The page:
Cumberland Evening Times from Cumberland, Maryland on November 25, 1955 · Page 27
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Cumberland Evening Times from Cumberland, Maryland · Page 27

Cumberland, Maryland
Issue Date:
Friday, November 25, 1955
Page 27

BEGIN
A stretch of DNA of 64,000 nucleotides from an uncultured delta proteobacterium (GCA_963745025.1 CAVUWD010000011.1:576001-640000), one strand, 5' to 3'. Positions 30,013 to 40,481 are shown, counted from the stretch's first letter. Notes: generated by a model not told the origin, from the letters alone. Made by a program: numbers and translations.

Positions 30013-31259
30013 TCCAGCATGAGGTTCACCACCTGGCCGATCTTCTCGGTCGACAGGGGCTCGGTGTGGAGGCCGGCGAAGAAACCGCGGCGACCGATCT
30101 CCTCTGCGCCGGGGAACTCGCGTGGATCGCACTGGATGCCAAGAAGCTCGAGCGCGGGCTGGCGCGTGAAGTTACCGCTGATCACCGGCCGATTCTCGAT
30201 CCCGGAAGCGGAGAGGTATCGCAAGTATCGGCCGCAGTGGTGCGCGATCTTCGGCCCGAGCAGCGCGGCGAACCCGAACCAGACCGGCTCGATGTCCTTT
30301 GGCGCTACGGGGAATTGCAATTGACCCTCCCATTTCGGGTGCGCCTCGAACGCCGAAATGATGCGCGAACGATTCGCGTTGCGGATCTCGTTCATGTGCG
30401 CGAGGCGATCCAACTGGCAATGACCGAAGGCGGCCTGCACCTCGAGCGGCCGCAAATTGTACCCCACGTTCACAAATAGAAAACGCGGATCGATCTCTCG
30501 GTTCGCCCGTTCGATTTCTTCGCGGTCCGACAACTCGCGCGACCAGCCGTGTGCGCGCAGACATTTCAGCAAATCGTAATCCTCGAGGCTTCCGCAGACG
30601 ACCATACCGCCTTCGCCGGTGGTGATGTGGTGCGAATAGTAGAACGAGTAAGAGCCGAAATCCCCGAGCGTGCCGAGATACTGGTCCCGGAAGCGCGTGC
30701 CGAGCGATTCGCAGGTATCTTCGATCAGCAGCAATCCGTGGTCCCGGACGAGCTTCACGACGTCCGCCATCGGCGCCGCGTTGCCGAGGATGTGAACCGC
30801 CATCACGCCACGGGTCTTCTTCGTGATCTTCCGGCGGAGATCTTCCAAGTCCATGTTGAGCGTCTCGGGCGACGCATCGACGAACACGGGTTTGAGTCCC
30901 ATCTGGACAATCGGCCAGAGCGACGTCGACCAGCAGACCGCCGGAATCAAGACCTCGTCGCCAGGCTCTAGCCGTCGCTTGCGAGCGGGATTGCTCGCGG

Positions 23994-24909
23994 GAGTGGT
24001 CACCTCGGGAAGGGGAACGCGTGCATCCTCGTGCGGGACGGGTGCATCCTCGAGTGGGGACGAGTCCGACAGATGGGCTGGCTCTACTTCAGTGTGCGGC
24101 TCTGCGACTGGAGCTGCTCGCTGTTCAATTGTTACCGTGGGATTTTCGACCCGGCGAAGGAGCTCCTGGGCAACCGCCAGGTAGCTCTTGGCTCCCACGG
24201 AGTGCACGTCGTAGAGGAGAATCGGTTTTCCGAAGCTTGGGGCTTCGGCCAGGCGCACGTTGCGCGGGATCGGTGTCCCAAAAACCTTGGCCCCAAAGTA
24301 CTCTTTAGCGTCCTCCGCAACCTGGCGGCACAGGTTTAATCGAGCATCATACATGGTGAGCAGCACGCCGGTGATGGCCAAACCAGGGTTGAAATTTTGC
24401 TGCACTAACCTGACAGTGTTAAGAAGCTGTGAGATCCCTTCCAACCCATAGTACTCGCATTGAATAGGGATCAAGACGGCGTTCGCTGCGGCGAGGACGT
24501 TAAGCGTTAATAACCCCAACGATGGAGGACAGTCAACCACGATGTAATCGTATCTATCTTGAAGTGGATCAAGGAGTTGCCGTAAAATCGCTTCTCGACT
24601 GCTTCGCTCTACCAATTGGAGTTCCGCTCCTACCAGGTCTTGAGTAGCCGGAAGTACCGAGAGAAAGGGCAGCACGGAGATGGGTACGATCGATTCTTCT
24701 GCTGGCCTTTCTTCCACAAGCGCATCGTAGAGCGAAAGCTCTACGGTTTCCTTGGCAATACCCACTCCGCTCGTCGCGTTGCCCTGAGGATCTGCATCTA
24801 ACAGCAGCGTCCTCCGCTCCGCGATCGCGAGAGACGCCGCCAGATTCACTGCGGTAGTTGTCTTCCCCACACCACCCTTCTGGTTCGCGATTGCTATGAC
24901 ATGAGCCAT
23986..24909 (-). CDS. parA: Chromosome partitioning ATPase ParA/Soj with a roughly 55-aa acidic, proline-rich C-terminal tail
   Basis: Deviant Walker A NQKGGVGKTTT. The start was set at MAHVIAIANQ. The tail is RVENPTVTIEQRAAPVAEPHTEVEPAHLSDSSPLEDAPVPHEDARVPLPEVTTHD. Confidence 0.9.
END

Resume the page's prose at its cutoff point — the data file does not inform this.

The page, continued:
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DM PA-2-4600 for a WANT AD Ttk«r EVENING TRIES, CUMBERLAND, MD,. FRIDAY, NOVEMBER 25, 1955 TWENTY-SEVEN Army-Navv Contest Could Be Battle Of Defensive Skill •/ •/ «f •/ na Sellout Mob 01102,000 ToSeeGame '^PHILADELPHIA Wl - The Army and Navy meet -on • the football field torhorrow for the 56th time with the statistics .indicating this colorful' gridiron classic at Municipal '• Stadium"..could well be a .test of defensive skill. A sellout crowd of 102,000 is.expected. Army, a 6^-point underdog, is the nation's No. 1 defensive team. It has yielded'only 139.5 yards per game in winning five of eight contests. Navy, last year's 27-20 winner, ranks'third defensively. The Middies have given up an average of 169 yards a game while winning six, losing to Notre Dame and tying Duke. Attack Geared To Welsh But, as has often been the case in the heated inter-service rivalry, the offense could well rise to unexpected heights. Navy's attack is>- geared to the throwing, arm of 165-pound George Welsh from Coaldale, Pa., fully recovered from a sore toe that hampered his play in late season games. Navy Coach Eddie Erdelatz calls -Welsh the greatest quarterback he has ever coached. Don Holleder, a 187-pounder from Webster, N. Y., and/one of the most • controversial figures in col : lege football this season,. directs the Army attack. A great end last year, he was switched to quarterback, where he has shown greater ability at running the ball than at passing. But figures show he has completed passes .for six touchdowns, only two less than Welsh. Blaik Blames Team Holleder has been blamed by some for the Cadets defeats by Michigan, Syracuse and Yale but veteran Coach Earl (Red) Blaik has placed the blame on mistakes by the entire team. Both coaches 'were' confident of victory, as they,led their teams into Municipal Stadium today for brief workouts before retiring to suburban clubs to await'game time tomorrow. The weather prospect was fair and cool with a fast field. That is just what Blaik ordered for his swift backs, led by Pat Uebel, 'who scored all of the. Army's touchdowns two years ago in a 20-7 victory and ripped the Middies' line apart in a losing cause last year. Millions will be able to look in on the game via the national televi- f Ion hookup (NBC), starting at "*?:30 p. m. (ESTK Outcast Put [n Pimlico's Favorite Role WVlVState To Play Finale RALEIGH, N. C. Iff) - North Carolina State's football team plans to use its usual, style of attack against West Virginia's heavier and deeper Mountaineers tonight. The Wolfpack will take the field with a 4-4-1 record after winning four of its last Small in numbers arid in size, Coach Earle Edwards' crew is used to being outweighed. "We'll play our usual style and hope it works against their big linemen," Edwards said last night The Wolfpack will catch a WVU eleven attempting to rebound from two straight defeats after seven consecutive victories this year. The contest" will be the season's finale for both elevens. Two-years ago here, West Virginia wound up another season — and at the same time locked up a Sugar Bowl bid- by thrashing the Wolfpack 61-0. West Virginia turned back North Carolina State at Morgantown last year 28-3. Crimmins Named Lewis' Assistant MIAMI, Fla. tfl — Coaching staffs for the Shrine's North-South college all-star football game in the Orange Bowl Dec. 26 were completed today when Bernie Crimmins of Indiana was signed to work with Art Pappy Lewis o West Virginia on the North team Wally Butts of Georgia and Rex Enright of South Carolina wil coach the South squad. The coaches are going over the rosters of college teams all over the country looking for outstand ing senior players. First picked -were quarterback Nick 'Consoles and tackle Bob Bartholmew o Wake Forest for the South team. Pro Basketball ' Syracuse 111, Boston 103 Fort Wayne 104, Rochester 93 Fort Hill Rifle Club Will Aid Deer Hunters Five Terp Players Land On All-Conference Team CHARLOTTE, N. C. (£>)—Maryland's Orange Bowl- bound football team placed five men on the all-Atlantic oast Conference team announced today by the Associated Press ACC regional board. Heading the Maryland represen- TOOCH' BARKS JDUT SEVEN YARDS—It appears here that Clarence "Pooch". Lewis, Fort Hill half' back, didn't have much of a chance to gain, ; but he picked up seven yards oh the first scrimmage play of the game. Closing in on him are three Allegany defenders, — Pete Charuhas, Eddie Cecil and Rod Breedlove.'' By GEORGE BOWEN BALTIMORE ; W) - Social Outcast can make it old home 'day at 'imlico tomorrow by winning the Special. .'...• His owner, Alfred. G. Vanderbilt, started the Special 18 years ago, with an'idea of making it a race ;o settle any championship or other jurning questions of the tracks as he year drew to a close. The race never actually panned out that way, although the second running in 1938 did bring together he great Seabiscuit.and War Admiral in a match race won by the 'ormer. Other great horses such as Chal- edon, Whirlaway, Twilight Tear, Armed, Assault, Citation and Tom Tool won the Special. But Vander? bill, the former track president, never had an entry. There's something ironic about iis'.'first being. Social Outcast, the lavorite over seven other probable starters. Gets Big Chance During his first two years of rac- ng eligibility, Social Outcast was ittle more than. a sparring partner for Native Dancer, the grey wonder horse also owned by Van derbilt. Social Outcast, given his chance ;his year after Native Dancer's re irement, • roamed the length anc areadth of the country to win seven jig races on as many differen tracks. He has amassed $338,275 already this year and his tota earnings of $621,800 are the sev enth highest ever credited to a norse. Victory in the Special would adc $40,000 to his total, leaving him only $13,670 short of becoming sixth on the all-time list. On National TV Making his appearance in the Special even more "homey" is the fact he was born five years ago on Vanderbilt's farm not many miles from Pimlico. Social Outcast and two others from Laurel's -International fielc in which he was third are enterec tomorrow. J. F.. Siccardi's Pren dase, the runner-up from Venezuela and fifth place Mister Gus owne( by Llangollen Farm are in again The other entries are Walmai Farm's Hasseyampa, Christiana': Thinking Cap, Everglades Farm'; Nance's Lad, Broo.kmeade's Sailor and Maine Chance Farm's Jet ac tion. . Thinking Cap, Nance's Lad am Sailor being only three: years oli will carry 123 pounds to 126 for th others in the mile and three six teenths race. N The race scheduled for 4:05 p.m EST will be on national (CBS) tel evision. - Oklahoma Expected To Cop Second National Grid Title SOUTH BEND, Ind. (/P) — When the 20th. annual Associated Press college football poll ends, this weekend, Oklahoma's. Sooners may have achieved their second mythical national championship in history. Close Court Battles Seen For Midwest To nail down this honor, the Sooners — who close Saturday against Oklahoma A & M—must lang onto the No. 1 spot in the AP poll which is the basis for Father PoliO'Stricken Rider' Aboard Hasseyampa t BALTIMORE 10 — Billie Fisk was in a hospital the past spring with polio.'He was unable to move his arms or legs. Tomorrow, the 31-year-old native of Rapids City, S. D., will be rid ing 1,000 pounds of horse for a $40.000 first prize. Fisk will be on Walmac Farm': Hasseyampa in the mile and three sixteenths Pimlico Special. Fisk contracted.polio while riding at Keeneland and was admitted ti a hospital in Lexington, Ky. Threi weeks later he was-out and in an other month he was riding again Fight Last Night LOS ANGELES — Ramon Fuentea 150'U, Los Anccles, outpointed Joe Mtcel: 149. New York. 10. By JOE REICHLER NEW YORK UrV^- Unless, all signs fail, college basketball followers can expect neck-and-neck races right down the line in each of the four major conferences in the Midwest this season. This is the way they shape up now: Iowa is favored to repeat as Big Ten champion after a' tight struggle with Illinois. Kansas is picked to dethrone Colorado in the-Big Seven, but should be hard pressed by Missouri. St. Louis is the choice in the Missouri Valley but Houston may take it all. Marshall rates the nod over Miami of Ohio in the Mid - American .Conference but Bowling Green, an improved'; team, may beat both. t Iowa Team To Beat Marquette, Notre Dame, Dayton and Cincinnati loom as the strongest independents but Xavier of Oh'io, Loyola and DePaul of Chicago figure to prove troublesome Despite a kidney injury to Sharm Scheuerman, one of the four re- urning regulars of last year's championship squad, Iowa is stil ;he team to beat in the Big Ten. Illinois, which closed with a rush o tie for second place last season, las its top seven men back including 6-4 Paul Judson, 6-8 George Bonsalle and 6-5 Bruce Brothers. Kansas has three regulars back but must get help from 6-7 Lew Johnson to cash in on its title lopes. Missouri, led by 6-4 Norm Stewart, has been strengthened by the return of Willard Wilfong from service. St. Louis has lost high scoring Dick Boushka but has more heighl ;his season with 6-8 Al Serkin and 6-6 Dick Thompson. Jim McLough!in heads four returnees. Houston is looking forward to its greatest season with 7-foot Boldebuck leading the way. The advance word is that Marshall will be a powerhouse this sea- ion. It gets three starters back plus a strong sophomore group. Miame graduated two starters but gets its first big pivot man in three years in 6-7 Wayne Enbree. High Scorer Returns Marquette, which won 22 straigh ast year and had a 24-3 .over-all record, still has its high scorer Terry Rand, as well as three other loldovers and "three good sopho mores: Notre Dame lost only one man, high scoring Jack Stephens Dayton lost heavily, but has 7-foo Bill Uhl back along with Army re .urnees Jimmy Paxton and Arlen 3ockhorn, Cincinnati lost two men but has "a fine trio remaining from ast year's. squad. Xavier has a veteran team led by 6-5 . Dave Piontek. ' Loyola,' besides getting most o; its veterans back, has a couple o; giant sophomores in 6-10 : Steve VIrkvicha and 6-8. George Due- meister. DePaul has three regulars back arid has three promising sophomores. - . Facilities of the Fort Hill Rifle Club's range will be available to hunters for purposes of zeroing deef rifles on Sunday, November 27, and Sunday, December 4. The ' range is located on Morningside Drive off Nave's .Crossroad and will be open both dates from 11 ,' a.m. until 5 p.m. ^ Targets will be furnished at 100 yards distance, and club members will be present to aid any hunters requesting assistance in sighting their rifles. A nominal range fee w ill be the only charge. Maryland's deer season opens Monday, December 5. THI MOTORISTS' FRIEND, Inc. 173 l«ltimor« Strt«t JOE forth* Larf «tt Selection off TOYS USE OUR LAY AW AY PLAN awarding the coveted O'Dohnell Trophy. Results of the final week's poll will be published Tuesday. Three Legs To Retire Engraved with this inscription, 'National Intercollegiate Championship Football Trophy," the 1 3'Donnell award has gone to the inal AP poll winner each year since 1948, .as did the Williams Trophy for seven previous years. The O'Donnell trophy, named in lonor of the late : Rev. J. Hugh O'Donnell, former Irish football player and Notre Dame president :rom 1940 through 1946, must be won three times to be retired. Notre Dame's Fighting Irish in- icrited sponsorship of a national championship trophy by winning ;he University of Minnesota's Williams trophy for the third time in 1947. Thus, this weekend, the nation's sports writers and TV-radio sportscasters, through the long-established AP poll, again will crown the country's championship team. Oklahoma took the O'Donnell trophy in 1950 and must hold fast in the determining AP poll against Michigan State and Maryland, who also have one leg on the trophy with 1952 and 1953 triumphs, respectively. Michigan State, currently No. 2, and third-spot Maryland already have finished regular season play. Ohio State Last Year The winner of last year's AP poll was Ohio State, just crowned Big Ten champion for the second straight year, while Michigan won the O'Donnell Trophy its first year, 1948; Notre Dame captured it in 1949; and the other winner was Tennessee in 1951. Father O'Donnell was a letter- winning center on the 1915 Notre Dame football team. He entered the Holy Cross order shortly after he graduated and despite his priestly and administrative dutie: always kept close touch with Irish football. After his death in June of 1947, the same year Notre Dame retired the Williams .Trophy, the Notre Dame Monogram Club created as a memorial to Father O'Donnell the national grid award. Notre Dame's famous Coach Knute K. Rockne, had previously been honored by the second of a series of four trophies presented to the nation's top football team. The Rockne Trophy (1931-1940) was retired by Minnesota and had been preceded by the Rissman Trophy (1924-1930). Notre Dame retired the Rissrnan Trophy, donated by a Chicago sportsman, Jack F. Rissman, by top ratings in 1924, 1929 and 1930. Duke Reserve Leads Loop In Interceptions GREENSBORO, N. C. «T—Duke's sub quarterback, Dale Boyd, has lumped into the Atlantic Coast Con- 'erence pass'interception lead with a record tying'.total of six. Maryland's Ed -Vereb and Wake forest's Bill Barnes are tied for second with five each, .trailed by Terp Dave Nusz and Deacon Charlie Carpenter with four each But all four have closed out their regular seasons; Boyd's total ties the old. ACC single season interception record of six shared by Jerry Barger. former Duke star, and Mackie Prickett of South Carolina. Weekend action caused no change in the ACC punt and kickoff return ing races, conference service bu reau figures show. Carroll McClain of South Carolina tops punt return ers with 128 yards and Carl Brazel of the Gamecocks leads kickoff re turners with 378 yards. Barnes has settled the pass re ceiving battle with a final total o 31, a new ACC record. John Par ham of Wake has 18 but is through for the year. Jese Hagy o£. Virginia has 17, but he'd need almost tha many more in his one remaining game to catch up. Duke's Jim Nelson still leads extra point kicking with 21 for 24 (.875) and has tied his own record for most extra points in one season —21. Boxer Boardward : Billy Smith is an attendant in the county jail in Atlantic City, N. J. . ation was Bob Pellegrini., who! made the switch from guard to; center and won the board's acclaim as-the No. 1 player of the con- erence. Duke, which can tie Maryland or the conference title if it beats Carolina next week, took hree places, with Wake Forest, forth Carolina and Clemson each ;aining one. Only disappointing South Caro- ina of the eight members failed o place a man on the first two earns. .The backfield is a dynamite- jacked quarter of Maryland's Ed Vereb and Frank Tamburello, Duke's Bob Pascal and Joel Wells of Clemson. Tamburllp and Wells are among the four juniors on the :eam. "• The ends are fiery Will Frye, a 190-pounder from North Carolina, and Darrell (Sonny) Sorrell, 178- pound Duke flanker. Bob Bartholomew, Wake Forest's 218-pounder and Mike Sahdusty, 240-pound Maryland junior, are the :ackles and the biggest men on he squad. Bartholomew and Pascal are repeaters from last year's team: ' . Jesse Birchfield of Duke and Jack Davis, another Maryland junior, were the standouts at .guard. Coach Jim Taturn moved Pellegrini, a,former .high school quar- terback from guard where he distinguished himself last year, to center with the pre-season comment that he "could easily be the nation's lineman of the year." This appraisal was borne out this week when the American Football Coaches Assn. voted him the Walter Camp Memorial Trophy as "Player of the Year." Vereb, used sparingly a year ago as a junior, carried only 17 times in 1954 for an eight-yard average. This season the 185-pounder from Pittsburgh averaged 5.7 for 113 rushes and raced for 16 touchdowns. His 729 yards leads the conference in total offense. . Tamburello, a quarterback with imagination, ran Maryland's team masterfully, until a late season ill- State Football 'i'Utlmore City 12, Baltimore Poly It (tie) . , j'ort Hill 9, Allegany 0 J Baltimore Loyola 32, Baltimore Calvert Hall 7 Wicomico 25, Cambridge 0 * Dtlmar. Del. 25, Crisfield 20 DELAWARE RESULTS Dover 25, Middletown 12 Dagsboro John M. Clayton 31, Mill*- boro 0 Rehoboih Beach 12, Lewes 0 „ Seaford 33, Laurel 0 . ness put him on the sidelines. Tatum once said of him: "He can, take a play that's falling to pieces in front of him and make something of it. He can make chicken . salad out of chicken feathers." Maryland end Bill Walker who,, made last year's first team as a; junior, slipped to the second unit... this season after being slowed up by injuries. His running mate at., end, Russell Dennis also was named to the second team. Terp tackle Ed Heuring was an honor- • able mention. Boy* Qiid Girlc COWBOY BOOTS Acm» and Bronco Brands. W« have a layaway plan. $1 dcpbiit will hold 'til Chriitmas. Buy new. $4.95* $6.95 M«n'* and Woman 1 * BOWLING SHOES Breaks end Hyd* Brandt $3.95,0 $6.95 Hub Army & Navy Sales Company 19 NORTH CENTRE STREET Original Dave Bracken Deer Lure .00 Wilson Hdwe. Go. 30 N. Mechanic St. f A-l-4132 Motor Experts Prefer DuPontZEREX for winter-long anti-freeze protection against freeze-ups, rust and corrosion TODAY'S SPECIALS I | OPEN TIL 9 P. M. | !'54 Ford $1295| V-8 Tudor with radio, heater, ~ good rubber. Light green. A very Z good buy. — l'52Po!?!iac$1160| Deluxe 8 Chieftain Catalina ~ Tudor with radio, heater, spot- ~ light, bock-up lights, two-tone ^ paint, good rubber. — |'50 Olds $595 § Delux* 8 Tudor with radio, ~ heater, Hydramatic, new paint. ~ A iteal. ••• E Call for Demonstration = J w/?^ p>x>: is O ^ :SJx •t ""&*< 39 HT ;y;>^^' ^ s^ &>„ Motor experts, men who know cars from A to Z, put their trust in the top- quality anti-freeze—Du Pont "Zeres." 91 % of the starting drivers in this year's world-famous Indianapolis 500-mile race use Du Pont "Zerex" in their own personal cars. Here's one reason: I St. George | 1 MOTOR COMPANY | = CORNER SALEM 1 S. CENTRE = | Phone PA 2-3456 1 illlllllllllllllllllllllllllllilllllllillli? For Th« Best In HOT DOGS- HAMBURGERS Hoi Plata Lunches AUTO ACCESSORIES AND PARTS 24 HOUR SERVICE LOVERS LEAP SERVICE STATION Hit Nerrew* . . . Rt. 40 MMM PA-4-32M SEE HOW MUCH CLEANER "ZEREX" KEEPS YOUR RADIATOR Flask at left held a solution of water and ordinary anti-freeze with an oil inhibitor. Flask at right held a solution of "Zerex" and water. To each was added the same amount of ground rust—just as you might find hi your own car's coohng system. Both flasks were shaken, then drained. Notice how a film of rust clings to the inside of the flask on left as it would to the metal surfaces of your car's cooling system. But the flask containing "Zerex" is clean! This demonstrates that Du Font's special chemical rust inhibitor, which contains no oil, does not form a rusty oil film that could clog your radiator and cause overheating and serious engine damage. 8&W si**;": IT'S GREAT FUN! ARCHERY HUNTING BEN PEARSON DEER SLAYER SET 50-lb. Pull: 13.50 • SIX ARROWS • BOW • ARM GUARD • FLNGER TAB stf? .c-v;:'.-. • •:*•; ;-:>xv ^*s:lfe; m ' *•*"* ••£» • ^HSSitt 1 "* SS$k— ltfl tM SPORTS SHOPPE 55 N. CENTRE STREET KTTtl THIWOl fO» MTTH UVWO AGALLOhJ C«# Qpwttar 2S hr y*r TCOTW* Ow I